A new scientific report has just confirmed what philosophers and artists have been saying for ages – beauty lies in the eyes of the beholder. The human family is divided on many issues and one that probably tops the list is the definition of beauty and what constitutes it from an aesthetic point of view.
Researchers have now brought forth a scientific dimension to the ongoing, never-ending debate, one that firmly concludes that beauty in individuals cannot be attributed to genes and its perception largely depends on personal experiences and preferences.
The joint leaders of the project, Laura Germine of the Massachusetts General Hospital and Harvard University along with Jeremy Wilmer of Wellesley College, have released a statement which concludes the scientific consensus on the matter:
“We estimate that an individual’s aesthetic preferences for faces agree about 50 percent, and disagree about 50 percent. […] This fits with the common intuition that on the one hand, fashion models can make a fortune with their good looks, while on the other hand, friends can endlessly debate about who is attractive and who is not.”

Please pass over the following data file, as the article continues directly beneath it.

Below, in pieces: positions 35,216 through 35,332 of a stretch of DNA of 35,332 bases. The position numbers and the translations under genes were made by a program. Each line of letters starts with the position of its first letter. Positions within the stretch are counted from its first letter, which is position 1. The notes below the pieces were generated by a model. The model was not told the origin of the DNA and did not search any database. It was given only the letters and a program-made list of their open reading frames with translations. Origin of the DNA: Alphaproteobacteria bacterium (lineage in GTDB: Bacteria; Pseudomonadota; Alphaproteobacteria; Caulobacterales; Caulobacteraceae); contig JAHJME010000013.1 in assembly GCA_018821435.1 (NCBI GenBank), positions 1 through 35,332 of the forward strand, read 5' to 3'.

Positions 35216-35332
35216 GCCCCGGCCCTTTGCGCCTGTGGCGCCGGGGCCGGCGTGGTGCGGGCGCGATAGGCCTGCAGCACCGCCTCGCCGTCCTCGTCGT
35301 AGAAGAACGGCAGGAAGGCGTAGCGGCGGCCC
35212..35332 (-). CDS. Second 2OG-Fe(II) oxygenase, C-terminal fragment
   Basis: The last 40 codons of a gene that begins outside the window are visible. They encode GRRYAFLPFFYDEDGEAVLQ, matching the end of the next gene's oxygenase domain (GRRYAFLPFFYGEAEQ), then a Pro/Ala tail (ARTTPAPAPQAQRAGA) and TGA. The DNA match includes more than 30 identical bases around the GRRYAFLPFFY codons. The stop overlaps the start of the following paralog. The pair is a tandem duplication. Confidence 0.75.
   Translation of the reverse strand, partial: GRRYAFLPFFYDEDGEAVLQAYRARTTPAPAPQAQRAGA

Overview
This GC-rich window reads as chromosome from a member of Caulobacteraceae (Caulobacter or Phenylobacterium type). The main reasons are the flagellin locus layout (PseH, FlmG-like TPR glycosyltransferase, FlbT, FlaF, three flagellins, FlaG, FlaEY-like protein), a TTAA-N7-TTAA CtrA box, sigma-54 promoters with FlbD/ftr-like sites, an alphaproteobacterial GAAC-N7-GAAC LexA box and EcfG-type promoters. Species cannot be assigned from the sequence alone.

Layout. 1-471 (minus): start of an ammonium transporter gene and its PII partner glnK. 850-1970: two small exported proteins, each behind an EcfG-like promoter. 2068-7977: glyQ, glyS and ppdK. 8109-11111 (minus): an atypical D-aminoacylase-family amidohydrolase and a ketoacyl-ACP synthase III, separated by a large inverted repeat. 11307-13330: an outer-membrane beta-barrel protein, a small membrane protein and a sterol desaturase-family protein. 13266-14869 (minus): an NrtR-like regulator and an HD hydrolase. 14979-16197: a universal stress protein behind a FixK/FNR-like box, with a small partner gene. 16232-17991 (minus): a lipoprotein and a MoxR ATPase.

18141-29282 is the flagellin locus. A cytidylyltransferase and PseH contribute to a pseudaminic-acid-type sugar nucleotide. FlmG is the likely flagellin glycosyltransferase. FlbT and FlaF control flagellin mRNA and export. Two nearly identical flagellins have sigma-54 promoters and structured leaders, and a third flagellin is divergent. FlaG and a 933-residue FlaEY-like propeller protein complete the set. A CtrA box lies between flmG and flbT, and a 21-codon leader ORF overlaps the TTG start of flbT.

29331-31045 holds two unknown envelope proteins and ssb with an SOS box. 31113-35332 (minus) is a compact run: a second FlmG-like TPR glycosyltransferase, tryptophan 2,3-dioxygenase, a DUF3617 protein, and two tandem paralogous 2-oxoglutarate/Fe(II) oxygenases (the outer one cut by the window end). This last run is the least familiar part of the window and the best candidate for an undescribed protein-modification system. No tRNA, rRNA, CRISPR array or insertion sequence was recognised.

But there is also agreement that certain features can be regarded as universal factors in determining some features of aesthetic beauty in each person. Germine and Wilmer have said that almost all individuals tend to be attracted towards individuals with symmetric faces, but apart from this sole agreement, everyone has different preferences and standards in identifying physical beauty.
The experiment was carried out by studying the face preferences of 35,000 volunteers. Researchers have then used the results to develop a highly efficient and effective test of the uniqueness of an individual’s face preferences. They then proceeded to gain results from the preferences of 547 pairs of identical twins and 214 pairs of same-sex, non-identical twins by having them rate the attractiveness of 200 faces.
It was necessary to test answers from both identical and non-identical twins in order to properly estimate the contributions of genes and environment in defining standards of beauty. At the end of the experiment, it was concluded that genes play a miniscule role in defining one’s standards of beauty, which are largely based on personal experiences and developments.
This research is more than just a reassurance of age-old philosophical conclusions however. According to Germine and Wilmer, the new data “provides a novel window into the evolution and architecture of the social brain.” It offers valuable insight into our own human nature and how individuals develop to perceive the beauty of the world through different lenses.
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